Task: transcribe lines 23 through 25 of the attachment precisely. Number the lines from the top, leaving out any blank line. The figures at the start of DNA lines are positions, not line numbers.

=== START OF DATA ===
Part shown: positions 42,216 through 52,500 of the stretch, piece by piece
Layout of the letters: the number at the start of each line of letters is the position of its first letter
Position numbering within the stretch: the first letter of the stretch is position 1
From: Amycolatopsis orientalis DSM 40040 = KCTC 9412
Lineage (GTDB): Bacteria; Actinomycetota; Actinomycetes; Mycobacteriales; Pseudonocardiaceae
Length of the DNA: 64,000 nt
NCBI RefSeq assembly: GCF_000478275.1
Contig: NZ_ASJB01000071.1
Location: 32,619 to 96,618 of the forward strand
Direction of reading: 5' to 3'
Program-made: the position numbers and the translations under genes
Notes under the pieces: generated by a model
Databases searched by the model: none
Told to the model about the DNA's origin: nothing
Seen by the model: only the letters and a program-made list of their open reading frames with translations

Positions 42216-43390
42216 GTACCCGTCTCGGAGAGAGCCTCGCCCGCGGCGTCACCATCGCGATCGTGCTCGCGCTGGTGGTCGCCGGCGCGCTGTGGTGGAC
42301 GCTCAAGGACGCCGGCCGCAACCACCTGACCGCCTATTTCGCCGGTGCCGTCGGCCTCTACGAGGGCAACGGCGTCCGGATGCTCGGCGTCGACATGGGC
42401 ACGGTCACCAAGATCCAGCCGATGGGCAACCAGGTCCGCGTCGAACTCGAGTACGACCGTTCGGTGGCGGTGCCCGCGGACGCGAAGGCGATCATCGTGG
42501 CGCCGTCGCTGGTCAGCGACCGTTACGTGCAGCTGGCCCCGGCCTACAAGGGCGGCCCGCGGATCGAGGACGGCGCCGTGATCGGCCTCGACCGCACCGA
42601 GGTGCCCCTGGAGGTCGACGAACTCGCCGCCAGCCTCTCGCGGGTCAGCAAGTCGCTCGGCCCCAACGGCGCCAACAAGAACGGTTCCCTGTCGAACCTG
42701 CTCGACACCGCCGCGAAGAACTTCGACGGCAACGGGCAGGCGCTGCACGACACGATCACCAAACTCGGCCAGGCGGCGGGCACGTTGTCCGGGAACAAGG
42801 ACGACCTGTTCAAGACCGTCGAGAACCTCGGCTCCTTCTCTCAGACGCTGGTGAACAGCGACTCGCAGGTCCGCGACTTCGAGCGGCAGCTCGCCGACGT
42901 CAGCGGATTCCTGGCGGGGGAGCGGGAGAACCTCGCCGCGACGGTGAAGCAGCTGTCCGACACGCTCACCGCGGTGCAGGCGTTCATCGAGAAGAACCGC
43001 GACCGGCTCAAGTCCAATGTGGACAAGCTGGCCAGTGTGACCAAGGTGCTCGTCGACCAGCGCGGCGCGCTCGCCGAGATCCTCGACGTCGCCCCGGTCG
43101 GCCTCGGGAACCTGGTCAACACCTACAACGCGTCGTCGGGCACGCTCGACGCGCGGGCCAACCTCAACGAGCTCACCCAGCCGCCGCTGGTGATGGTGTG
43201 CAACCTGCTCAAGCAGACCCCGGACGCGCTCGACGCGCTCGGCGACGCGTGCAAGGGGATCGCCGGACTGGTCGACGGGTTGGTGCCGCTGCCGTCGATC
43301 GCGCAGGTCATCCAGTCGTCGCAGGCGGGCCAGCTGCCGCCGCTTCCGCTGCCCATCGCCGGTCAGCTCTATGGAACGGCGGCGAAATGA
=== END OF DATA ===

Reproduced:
42801 ACGACCTGTTCAAGACCGTCGAGAACCTCGGCTCCTTCTCTCAGACGCTGGTGAACAGCGACTCGCAGGTCCGCGACTTCGAGCGGCAGCTCGCCGACGT
42901 CAGCGGATTCCTGGCGGGGGAGCGGGAGAACCTCGCCGCGACGGTGAAGCAGCTGTCCGACACGCTCACCGCGGTGCAGGCGTTCATCGAGAAGAACCGC
43001 GACCGGCTCAAGTCCAATGTGGACAAGCTGGCCAGTGTGACCAAGGTGCTCGTCGACCAGCGCGGCGCGCTCGCCGAGATCCTCGACGTCGCCCCGGTCG